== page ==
Invitation and write-up from Alex Yates.
Bringing people together
I’m excited about DevOps. I first heard the term as a sales person at an IT company. I recognised the gulf between the sales and tech silos at my company and I could observe conflicts with many of my customers between developers and DBAs. I had a lightbulb moment when I realised the potential – if you could just get all these different people and teams to work together effectively with a shared vision.
I’m also increasingly aware that we aren’t just conflicted in our work lives. I live in the UK and my society is increasingly polarised. I know the same is true in lots of other places. Our community tends to communicate through social media, most commonly on Twitter, where we create echo chambres for ourselves as we follow people who share our views and we consciously or unconsciously unfollow or block anyone who disagrees with us. Even if we try to avoid it, the algorithms tend to show us the content we like to read anyway.
It seems to me that at work, online, and in society at large we are becoming more stubborn and less open to exploring ideas that challenge us. It’s my belief that if we were all (myself included) more open, not just to talking, but to genuinely challenging our existing ideas, we would all benefit. I believe that’s true both in our professional and our personal lives.
I would like you to write about something in your IT career that you have changed your mind about. What was your original opinion? Why did you believe that? What do you believe now? Why did you change your mind?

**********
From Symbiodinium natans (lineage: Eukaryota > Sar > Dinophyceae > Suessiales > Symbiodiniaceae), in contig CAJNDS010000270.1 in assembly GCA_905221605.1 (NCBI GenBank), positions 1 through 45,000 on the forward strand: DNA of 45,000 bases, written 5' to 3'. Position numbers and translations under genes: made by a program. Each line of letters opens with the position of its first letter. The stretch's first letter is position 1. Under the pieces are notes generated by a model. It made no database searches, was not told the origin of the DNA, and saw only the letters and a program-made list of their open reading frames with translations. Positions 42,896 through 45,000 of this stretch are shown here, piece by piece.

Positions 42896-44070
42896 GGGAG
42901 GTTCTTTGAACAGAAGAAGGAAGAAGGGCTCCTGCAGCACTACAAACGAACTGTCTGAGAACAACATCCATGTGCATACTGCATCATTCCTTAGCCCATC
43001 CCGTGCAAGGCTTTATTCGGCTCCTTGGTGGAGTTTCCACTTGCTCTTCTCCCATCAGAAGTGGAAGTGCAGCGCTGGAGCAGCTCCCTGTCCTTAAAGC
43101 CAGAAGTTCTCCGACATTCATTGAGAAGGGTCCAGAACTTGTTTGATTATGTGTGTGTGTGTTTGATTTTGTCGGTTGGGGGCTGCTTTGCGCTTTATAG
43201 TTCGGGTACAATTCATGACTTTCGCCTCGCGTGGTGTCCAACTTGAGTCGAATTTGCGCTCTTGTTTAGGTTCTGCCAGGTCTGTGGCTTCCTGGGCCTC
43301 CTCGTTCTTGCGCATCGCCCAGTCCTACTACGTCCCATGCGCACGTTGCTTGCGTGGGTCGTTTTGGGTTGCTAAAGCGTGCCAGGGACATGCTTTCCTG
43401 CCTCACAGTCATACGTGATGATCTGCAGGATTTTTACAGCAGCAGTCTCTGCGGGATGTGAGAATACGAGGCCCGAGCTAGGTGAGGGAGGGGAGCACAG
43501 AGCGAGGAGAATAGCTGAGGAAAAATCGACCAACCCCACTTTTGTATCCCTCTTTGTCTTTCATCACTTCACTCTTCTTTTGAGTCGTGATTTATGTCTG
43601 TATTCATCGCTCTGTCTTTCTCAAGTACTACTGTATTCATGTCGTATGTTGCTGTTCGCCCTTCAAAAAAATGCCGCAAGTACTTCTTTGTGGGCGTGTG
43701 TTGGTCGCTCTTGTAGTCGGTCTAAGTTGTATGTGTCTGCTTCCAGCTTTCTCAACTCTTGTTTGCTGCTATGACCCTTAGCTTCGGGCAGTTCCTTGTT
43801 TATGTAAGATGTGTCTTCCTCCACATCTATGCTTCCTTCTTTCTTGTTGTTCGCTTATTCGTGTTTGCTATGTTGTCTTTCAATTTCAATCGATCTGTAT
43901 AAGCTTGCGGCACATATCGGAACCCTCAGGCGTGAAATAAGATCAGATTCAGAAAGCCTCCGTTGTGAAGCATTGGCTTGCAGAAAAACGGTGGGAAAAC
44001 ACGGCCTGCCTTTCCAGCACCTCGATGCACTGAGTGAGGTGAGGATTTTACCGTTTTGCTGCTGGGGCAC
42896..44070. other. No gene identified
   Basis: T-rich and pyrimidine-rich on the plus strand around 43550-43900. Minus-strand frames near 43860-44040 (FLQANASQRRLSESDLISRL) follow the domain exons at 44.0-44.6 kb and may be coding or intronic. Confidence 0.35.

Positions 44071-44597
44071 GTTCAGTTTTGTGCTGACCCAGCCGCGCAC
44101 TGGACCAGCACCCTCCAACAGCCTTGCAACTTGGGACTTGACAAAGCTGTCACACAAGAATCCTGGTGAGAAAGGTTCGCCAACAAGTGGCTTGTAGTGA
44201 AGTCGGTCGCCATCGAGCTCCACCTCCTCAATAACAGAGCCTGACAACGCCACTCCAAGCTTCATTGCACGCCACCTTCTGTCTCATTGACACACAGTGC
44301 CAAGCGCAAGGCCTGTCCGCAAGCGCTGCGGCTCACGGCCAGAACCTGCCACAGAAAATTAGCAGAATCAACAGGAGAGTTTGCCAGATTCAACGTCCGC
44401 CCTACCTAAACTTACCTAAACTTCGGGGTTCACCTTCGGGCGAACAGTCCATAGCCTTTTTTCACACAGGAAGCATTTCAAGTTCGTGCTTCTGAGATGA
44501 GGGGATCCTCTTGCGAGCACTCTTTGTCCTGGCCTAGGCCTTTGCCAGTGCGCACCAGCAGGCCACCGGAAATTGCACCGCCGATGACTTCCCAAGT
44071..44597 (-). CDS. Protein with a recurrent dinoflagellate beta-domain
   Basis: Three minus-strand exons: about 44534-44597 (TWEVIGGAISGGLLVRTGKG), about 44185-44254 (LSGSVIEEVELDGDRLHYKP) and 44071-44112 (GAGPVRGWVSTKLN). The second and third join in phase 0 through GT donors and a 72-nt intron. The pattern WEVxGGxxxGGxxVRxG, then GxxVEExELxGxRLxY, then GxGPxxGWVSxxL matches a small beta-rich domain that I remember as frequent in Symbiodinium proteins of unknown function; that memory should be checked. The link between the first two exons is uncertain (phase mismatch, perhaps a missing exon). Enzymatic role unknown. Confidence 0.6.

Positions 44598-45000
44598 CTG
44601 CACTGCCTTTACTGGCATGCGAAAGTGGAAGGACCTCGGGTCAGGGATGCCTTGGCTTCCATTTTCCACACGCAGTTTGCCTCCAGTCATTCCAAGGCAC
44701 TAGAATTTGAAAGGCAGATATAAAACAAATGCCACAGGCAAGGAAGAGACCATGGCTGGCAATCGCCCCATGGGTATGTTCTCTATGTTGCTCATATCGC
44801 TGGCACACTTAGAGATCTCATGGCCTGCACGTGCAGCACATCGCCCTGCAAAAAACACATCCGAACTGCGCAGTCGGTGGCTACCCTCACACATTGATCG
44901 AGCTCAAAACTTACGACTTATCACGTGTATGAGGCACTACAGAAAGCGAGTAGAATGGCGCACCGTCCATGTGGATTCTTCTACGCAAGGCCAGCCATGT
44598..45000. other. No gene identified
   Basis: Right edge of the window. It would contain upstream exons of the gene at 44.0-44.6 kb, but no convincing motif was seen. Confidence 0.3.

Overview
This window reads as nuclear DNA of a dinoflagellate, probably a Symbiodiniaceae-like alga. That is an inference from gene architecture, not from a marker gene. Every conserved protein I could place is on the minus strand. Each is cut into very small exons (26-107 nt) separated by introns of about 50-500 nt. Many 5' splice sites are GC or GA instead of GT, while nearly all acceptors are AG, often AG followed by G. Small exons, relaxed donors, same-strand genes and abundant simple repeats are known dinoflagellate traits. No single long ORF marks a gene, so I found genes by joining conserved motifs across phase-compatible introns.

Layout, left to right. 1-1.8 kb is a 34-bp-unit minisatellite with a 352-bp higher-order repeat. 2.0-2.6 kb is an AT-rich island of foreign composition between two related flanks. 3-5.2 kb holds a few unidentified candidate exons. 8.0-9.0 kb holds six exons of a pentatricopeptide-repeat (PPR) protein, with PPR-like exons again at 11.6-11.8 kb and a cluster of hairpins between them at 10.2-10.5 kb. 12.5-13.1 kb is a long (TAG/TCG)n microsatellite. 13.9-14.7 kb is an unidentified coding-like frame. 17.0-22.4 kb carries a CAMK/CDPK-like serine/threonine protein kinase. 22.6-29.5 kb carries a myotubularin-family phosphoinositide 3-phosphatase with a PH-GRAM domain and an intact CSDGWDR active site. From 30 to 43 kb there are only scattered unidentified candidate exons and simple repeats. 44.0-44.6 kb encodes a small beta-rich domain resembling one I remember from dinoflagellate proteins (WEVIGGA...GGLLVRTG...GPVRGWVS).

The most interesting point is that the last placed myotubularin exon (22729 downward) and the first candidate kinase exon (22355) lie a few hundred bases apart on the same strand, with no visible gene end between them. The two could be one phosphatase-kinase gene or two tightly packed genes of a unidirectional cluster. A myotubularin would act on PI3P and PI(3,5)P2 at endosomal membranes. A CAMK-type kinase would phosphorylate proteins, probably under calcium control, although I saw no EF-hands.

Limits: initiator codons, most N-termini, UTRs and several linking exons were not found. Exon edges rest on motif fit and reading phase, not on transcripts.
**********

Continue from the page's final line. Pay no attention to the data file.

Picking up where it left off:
You are welcome to discuss technical or non-technical topics. Feel free to go as deeply technical or as personal and human as you like. Brain-melting technical posts about the inner workings of the SQL engine or effective machine learning architectures in Azure are great. SQL 101 posts or perspectives on age old debates such as tabs and spaces or where to put your commas are great too. Human posts about effective teamwork or diversity or wellbeing in tech are also great.
I hope that if we think hard about the ways we have changed our minds in the past, and if we read about how and why other people have changed their mands, it will help us to have better conversations in the future. I hope this will help us to work together more effectively at work – and maybe in other parts of our lives as well.